Description
This project aims to develop of a single-shot vaccine for the Tasmanian devil facial tumour disease. The disease is an enigma because the transmissible tumours are simultaneously cancer, infections, and genetically mismatched tissue grafts. This project will focus on immune molecules that are revolutionising human oncology, and it will develop cutting edge techniques to understand and systematically test the function of these key molecules in Tasmanian devils. Understanding the role of these immune molecules will accelerate development of a vaccine to help save the devil and has the potential to shed light on general principles relating to how the immune system balances tolerance and immunity.
Funding
Australian Research Council ($365,058)
Scheme
Fellowship-Discovery Early Career Researcher Award
Administered By
University of Tasmania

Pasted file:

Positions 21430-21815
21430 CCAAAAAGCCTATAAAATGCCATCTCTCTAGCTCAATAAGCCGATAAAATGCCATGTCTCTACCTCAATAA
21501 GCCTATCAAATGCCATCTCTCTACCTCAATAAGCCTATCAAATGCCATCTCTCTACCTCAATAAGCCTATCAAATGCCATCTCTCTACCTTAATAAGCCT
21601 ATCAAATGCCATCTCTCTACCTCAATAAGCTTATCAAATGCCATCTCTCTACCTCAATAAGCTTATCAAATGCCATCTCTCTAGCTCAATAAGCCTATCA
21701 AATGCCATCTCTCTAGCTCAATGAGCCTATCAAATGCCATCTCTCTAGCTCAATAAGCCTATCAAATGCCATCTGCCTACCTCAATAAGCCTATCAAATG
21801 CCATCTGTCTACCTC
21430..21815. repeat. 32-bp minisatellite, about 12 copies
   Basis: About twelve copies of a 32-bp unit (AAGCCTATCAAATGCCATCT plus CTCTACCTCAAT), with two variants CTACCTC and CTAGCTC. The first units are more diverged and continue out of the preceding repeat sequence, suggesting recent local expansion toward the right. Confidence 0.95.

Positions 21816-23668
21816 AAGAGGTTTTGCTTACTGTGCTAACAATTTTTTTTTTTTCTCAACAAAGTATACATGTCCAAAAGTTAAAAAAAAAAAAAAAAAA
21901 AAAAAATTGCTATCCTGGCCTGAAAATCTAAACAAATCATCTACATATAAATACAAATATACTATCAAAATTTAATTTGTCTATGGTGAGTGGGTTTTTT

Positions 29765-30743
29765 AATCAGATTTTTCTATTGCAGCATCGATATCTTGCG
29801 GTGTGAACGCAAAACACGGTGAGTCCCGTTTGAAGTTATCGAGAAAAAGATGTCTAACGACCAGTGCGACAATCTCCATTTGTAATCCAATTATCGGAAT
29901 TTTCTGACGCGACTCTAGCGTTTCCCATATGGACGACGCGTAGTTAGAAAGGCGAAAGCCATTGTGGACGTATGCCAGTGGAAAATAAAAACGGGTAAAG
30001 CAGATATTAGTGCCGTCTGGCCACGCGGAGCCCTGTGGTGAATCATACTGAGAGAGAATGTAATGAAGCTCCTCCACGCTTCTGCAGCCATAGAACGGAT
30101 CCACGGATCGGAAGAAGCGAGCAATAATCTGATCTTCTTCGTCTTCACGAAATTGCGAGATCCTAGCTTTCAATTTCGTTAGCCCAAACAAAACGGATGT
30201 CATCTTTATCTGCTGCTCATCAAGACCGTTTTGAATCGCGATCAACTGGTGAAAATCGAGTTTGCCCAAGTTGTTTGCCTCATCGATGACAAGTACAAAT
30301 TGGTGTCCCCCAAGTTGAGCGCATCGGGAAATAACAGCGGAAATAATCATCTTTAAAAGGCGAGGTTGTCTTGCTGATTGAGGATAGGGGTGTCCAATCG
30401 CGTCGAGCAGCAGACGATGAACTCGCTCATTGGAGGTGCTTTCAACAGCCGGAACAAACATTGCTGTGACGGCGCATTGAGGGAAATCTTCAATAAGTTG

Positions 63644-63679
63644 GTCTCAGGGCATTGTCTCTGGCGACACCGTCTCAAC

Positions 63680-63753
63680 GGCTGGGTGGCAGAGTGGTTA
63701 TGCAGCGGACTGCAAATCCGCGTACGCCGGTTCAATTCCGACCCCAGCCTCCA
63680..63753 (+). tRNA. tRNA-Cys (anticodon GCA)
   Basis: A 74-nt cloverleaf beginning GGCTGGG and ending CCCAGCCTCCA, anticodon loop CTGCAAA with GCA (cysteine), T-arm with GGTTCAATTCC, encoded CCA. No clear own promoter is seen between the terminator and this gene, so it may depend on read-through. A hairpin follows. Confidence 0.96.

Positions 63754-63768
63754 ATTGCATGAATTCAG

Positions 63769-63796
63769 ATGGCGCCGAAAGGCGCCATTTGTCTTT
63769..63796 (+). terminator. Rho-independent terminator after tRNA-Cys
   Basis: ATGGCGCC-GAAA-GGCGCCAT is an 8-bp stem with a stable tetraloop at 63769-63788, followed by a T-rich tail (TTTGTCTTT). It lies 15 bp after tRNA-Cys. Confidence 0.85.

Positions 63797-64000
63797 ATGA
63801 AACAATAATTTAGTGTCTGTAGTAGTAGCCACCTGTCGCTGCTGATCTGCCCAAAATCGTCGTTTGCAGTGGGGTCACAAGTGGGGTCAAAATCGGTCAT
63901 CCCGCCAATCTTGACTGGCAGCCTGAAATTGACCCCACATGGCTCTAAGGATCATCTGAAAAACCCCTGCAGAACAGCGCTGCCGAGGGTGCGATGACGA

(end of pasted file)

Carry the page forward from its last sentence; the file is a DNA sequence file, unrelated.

Research Team
Flies AS
Period
2018 - 2020
Grant Reference
DE180100484
Identification of devil facial tumour-associated antigens for vaccine development (2018 - 2019)$34,256
Description
The current DFTD vaccine can induce anti-DFTD immune responses, but the scalability and efficacy of the vaccine needs to be improved to deliver a broad conservation impact. This proposal builds on ongoing vaccine research to identify tumour-associated antigens that can be used to produce a highly replicable and scalable DFTD vaccine.
Funding
University of Tasmania Foundation Inc ($34,256)
Scheme
Grant-Dr Eric Guiler Tasmanian Devil Research Gran
Administered By
University of Tasmania
Research Team
Flies AS; Woods GM; Lyons AB; Wilson RR
Period
2018 - 2019
Immunisation to protect against transmissible cancers in Tasmanian devils (2018 - 2020)$303,931
Funding
Australian Research Council ($303,931)